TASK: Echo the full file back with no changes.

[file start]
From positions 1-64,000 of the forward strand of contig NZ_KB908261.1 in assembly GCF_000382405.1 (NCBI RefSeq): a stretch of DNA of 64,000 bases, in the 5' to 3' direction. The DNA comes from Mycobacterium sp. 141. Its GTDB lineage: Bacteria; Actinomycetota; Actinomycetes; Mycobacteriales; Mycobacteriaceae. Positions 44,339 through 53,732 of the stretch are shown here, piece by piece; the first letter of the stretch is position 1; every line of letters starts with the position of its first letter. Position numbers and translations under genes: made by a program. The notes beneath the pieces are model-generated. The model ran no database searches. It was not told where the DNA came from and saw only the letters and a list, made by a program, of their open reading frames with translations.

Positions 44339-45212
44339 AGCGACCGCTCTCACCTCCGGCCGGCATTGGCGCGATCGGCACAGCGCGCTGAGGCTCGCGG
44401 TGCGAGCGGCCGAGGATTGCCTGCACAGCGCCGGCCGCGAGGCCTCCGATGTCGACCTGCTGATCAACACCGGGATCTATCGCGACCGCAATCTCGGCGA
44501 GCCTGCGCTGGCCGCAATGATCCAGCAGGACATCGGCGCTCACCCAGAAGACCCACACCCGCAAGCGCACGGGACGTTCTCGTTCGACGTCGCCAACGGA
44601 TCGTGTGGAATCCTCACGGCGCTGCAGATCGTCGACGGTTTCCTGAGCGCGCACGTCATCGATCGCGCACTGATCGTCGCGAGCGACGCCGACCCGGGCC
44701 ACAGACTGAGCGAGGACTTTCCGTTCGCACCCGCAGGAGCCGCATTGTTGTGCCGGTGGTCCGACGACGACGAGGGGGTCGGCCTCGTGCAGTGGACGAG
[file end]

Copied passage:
From positions 1-64,000 of the forward strand of contig NZ_KB908261.1 in assembly GCF_000382405.1 (NCBI RefSeq): a stretch of DNA of 64,000 bases, in the 5' to 3' direction. The DNA comes from Mycobacterium sp. 141. Its GTDB lineage: Bacteria; Actinomycetota; Actinomycetes; Mycobacteriales; Mycobacteriaceae. Positions 44,339 through 53,732 of the stretch are shown here, piece by piece; the first letter of the stretch is position 1; every line of letters starts with the position of its first letter. Position numbers and translations under genes: made by a program. The notes beneath the pieces are model-generated. The model ran no database searches. It was not told where the DNA came from and saw only the letters and a list, made by a program, of their open reading frames with translations.

Positions 44339-45212
44339 AGCGACCGCTCTCACCTCCGGCCGGCATTGGCGCGATCGGCACAGCGCGCTGAGGCTCGCGG
44401 TGCGAGCGGCCGAGGATTGCCTGCACAGCGCCGGCCGCGAGGCCTCCGATGTCGACCTGCTGATCAACACCGGGATCTATCGCGACCGCAATCTCGGCGA
44501 GCCTGCGCTGGCCGCAATGATCCAGCAGGACATCGGCGCTCACCCAGAAGACCCACACCCGCAAGCGCACGGGACGTTCTCGTTCGACGTCGCCAACGGA
44601 TCGTGTGGAATCCTCACGGCGCTGCAGATCGTCGACGGTTTCCTGAGCGCGCACGTCATCGATCGCGCACTGATCGTCGCGAGCGACGCCGACCCGGGCC
44701 ACAGACTGAGCGAGGACTTTCCGTTCGCACCCGCAGGAGCCGCATTGTTGTGCCGGTGGTCCGACGACGACGAGGGGGTCGGCCTCGTGCAGTGGACGAG